My emotional speech / motion on suicide prevention. Following cross party unity, the chamber voted unanimously in support of it. Thanks for the support. Remember, if you're feeling crap, talk to somebody and next time you ask if somebody is ok, just ask them again... it could save a life! Cheers. If you require help, please call the Samaritans 24 hours helpline on 116 123Posted by Simon Morrall on Thursday, 8 November 2018
A local councillor delivered an emotional speech on male suicide to a full Birmingham City Council meeting earlier this month, prompting two other councillors to speak openly about their own struggles and gaining support from all sides. (Tuesday 6th November).
After the government recently announced new measures to boost suicide prevention – including a new ‘suicide prevention minister’ and increased funding for the Samaritans – Cllr Simon Morrall (Con, Frankley Great Park) spoke to move a motion to ensure Birmingham’s Suicide Prevention Strategy was updated and regularly scrutinised.
In a candid and heartfelt speech, Cllr Morrall spoke of his close friend – his political opposite – who sadly took his own life. He told the council chamber how someone takes their own life in the UK every 2 hours, stating suicide is the biggest killer of men aged under 50.
Cllr Morrall is passionate about suicide prevention and already gives a portion of his Councillor’s allowance to support a campaign combating male suicide – he donates £100 a month to the Campaign Against Living Miserably (CALM).
He also raised £450 for CALM by running his first half marathon, the Great Birmingham Run, last month.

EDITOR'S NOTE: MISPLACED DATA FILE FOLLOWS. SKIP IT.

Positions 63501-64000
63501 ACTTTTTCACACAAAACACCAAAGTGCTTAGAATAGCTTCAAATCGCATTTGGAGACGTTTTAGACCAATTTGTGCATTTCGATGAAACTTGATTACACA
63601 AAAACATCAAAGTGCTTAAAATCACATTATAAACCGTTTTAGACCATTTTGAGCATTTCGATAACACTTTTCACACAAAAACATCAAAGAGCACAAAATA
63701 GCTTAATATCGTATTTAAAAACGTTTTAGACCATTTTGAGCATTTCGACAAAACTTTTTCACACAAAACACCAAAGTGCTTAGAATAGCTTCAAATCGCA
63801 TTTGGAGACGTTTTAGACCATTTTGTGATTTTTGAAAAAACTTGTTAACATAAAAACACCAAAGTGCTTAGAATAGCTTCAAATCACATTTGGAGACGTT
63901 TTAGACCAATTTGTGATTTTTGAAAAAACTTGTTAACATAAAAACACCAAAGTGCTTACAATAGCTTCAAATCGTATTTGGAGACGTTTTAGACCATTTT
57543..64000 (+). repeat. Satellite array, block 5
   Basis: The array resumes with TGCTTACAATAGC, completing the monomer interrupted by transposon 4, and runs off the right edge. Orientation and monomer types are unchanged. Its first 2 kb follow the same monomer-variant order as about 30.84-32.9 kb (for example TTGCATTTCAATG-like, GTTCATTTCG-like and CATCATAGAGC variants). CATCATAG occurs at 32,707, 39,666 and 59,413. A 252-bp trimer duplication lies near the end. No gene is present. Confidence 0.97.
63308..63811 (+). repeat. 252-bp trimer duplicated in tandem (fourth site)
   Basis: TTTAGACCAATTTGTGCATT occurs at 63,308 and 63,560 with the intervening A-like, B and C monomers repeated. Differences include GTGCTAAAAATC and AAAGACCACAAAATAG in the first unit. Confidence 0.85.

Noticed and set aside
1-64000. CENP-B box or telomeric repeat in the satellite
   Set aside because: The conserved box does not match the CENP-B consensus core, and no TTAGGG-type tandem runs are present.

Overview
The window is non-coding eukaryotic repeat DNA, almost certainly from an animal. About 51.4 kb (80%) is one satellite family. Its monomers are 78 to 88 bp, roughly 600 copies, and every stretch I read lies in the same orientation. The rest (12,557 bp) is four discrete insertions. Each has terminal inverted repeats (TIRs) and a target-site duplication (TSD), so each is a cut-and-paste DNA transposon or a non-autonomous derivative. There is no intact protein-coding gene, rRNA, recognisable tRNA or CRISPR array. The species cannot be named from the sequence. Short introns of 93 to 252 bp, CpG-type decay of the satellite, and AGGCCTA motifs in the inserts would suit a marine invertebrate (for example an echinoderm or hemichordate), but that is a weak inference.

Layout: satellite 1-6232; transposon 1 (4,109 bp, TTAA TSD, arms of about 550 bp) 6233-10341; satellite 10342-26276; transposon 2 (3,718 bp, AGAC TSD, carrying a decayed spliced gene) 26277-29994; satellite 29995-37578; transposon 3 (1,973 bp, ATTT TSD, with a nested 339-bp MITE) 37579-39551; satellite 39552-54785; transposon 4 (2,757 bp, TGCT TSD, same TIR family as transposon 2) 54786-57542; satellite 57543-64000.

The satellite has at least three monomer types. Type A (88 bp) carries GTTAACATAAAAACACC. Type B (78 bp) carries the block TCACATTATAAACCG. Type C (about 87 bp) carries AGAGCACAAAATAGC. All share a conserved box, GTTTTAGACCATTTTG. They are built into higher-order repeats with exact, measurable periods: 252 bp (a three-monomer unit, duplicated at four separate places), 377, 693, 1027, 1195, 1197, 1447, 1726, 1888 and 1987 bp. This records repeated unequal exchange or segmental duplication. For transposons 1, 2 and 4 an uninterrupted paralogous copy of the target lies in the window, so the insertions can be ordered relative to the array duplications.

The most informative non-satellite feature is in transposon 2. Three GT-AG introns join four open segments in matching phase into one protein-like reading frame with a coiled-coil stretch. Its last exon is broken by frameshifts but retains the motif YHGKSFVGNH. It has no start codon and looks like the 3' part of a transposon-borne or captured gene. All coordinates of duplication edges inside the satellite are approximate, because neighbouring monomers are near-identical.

Cllr Morrall’s motion was met with open, personal responses from several other members of the chamber, across the political spectrum.
Labour’s Mike Sharpe (Pype Hayes) told the chamber of his own struggles with mental health. After serving with the military in Northern Ireland in the 1970s, Cllr Sharpe said he felt he had suffered Post Traumatic Stress Disorder (PTSD) as a young man.
Cllr Sharpe said: “The trouble with mental illness is you walk around the street and you look fine, but you’re not. Inside you are churning like nobody knows you are churning.”
He stressed the importance of opening up the conversation on mental health and suicide.
And fellow Conservative Cllr Alex Yip (Wylde Green) gave a frank account of how, as a 23 year old on a teaching placement in Shanghai, he had reached his own lowest ebb – dangling his feet from the edge of a seven storey building before being discovered and talked down by a friend.
In a rare moment of unity in the city’s council chamber, Cllr Morrall’s motion was passed unanimously.
If you have suicidal thoughts or are struggling in any way, please reach out and speak to someone – a friend, a family member, a professional or a stranger.
Samaritans are available to talk at any time of the day or night – you do not have to be suicidal to speak to them. For an immediate response, please call them on 116 123 at anytime. All calls are free. Alternatively, email firstname.lastname@example.org
Other organisations that offer support include:
- CALM supports to men. You can call 0800 58 58 58 between 5pm-midnight daily or chat to them online
- The Silver Line is a helpline for older people. Call 0800 4 70 80 90 or visit the website
- Papyrus works with young people up to the age of 35. Call their Hopeline on 0800 068 41 41 or text 07786 209697. For more information, visit their website.
- Childline support children and young people up to the age of 19 in complete confidence. Call 0800 1111 or visit the website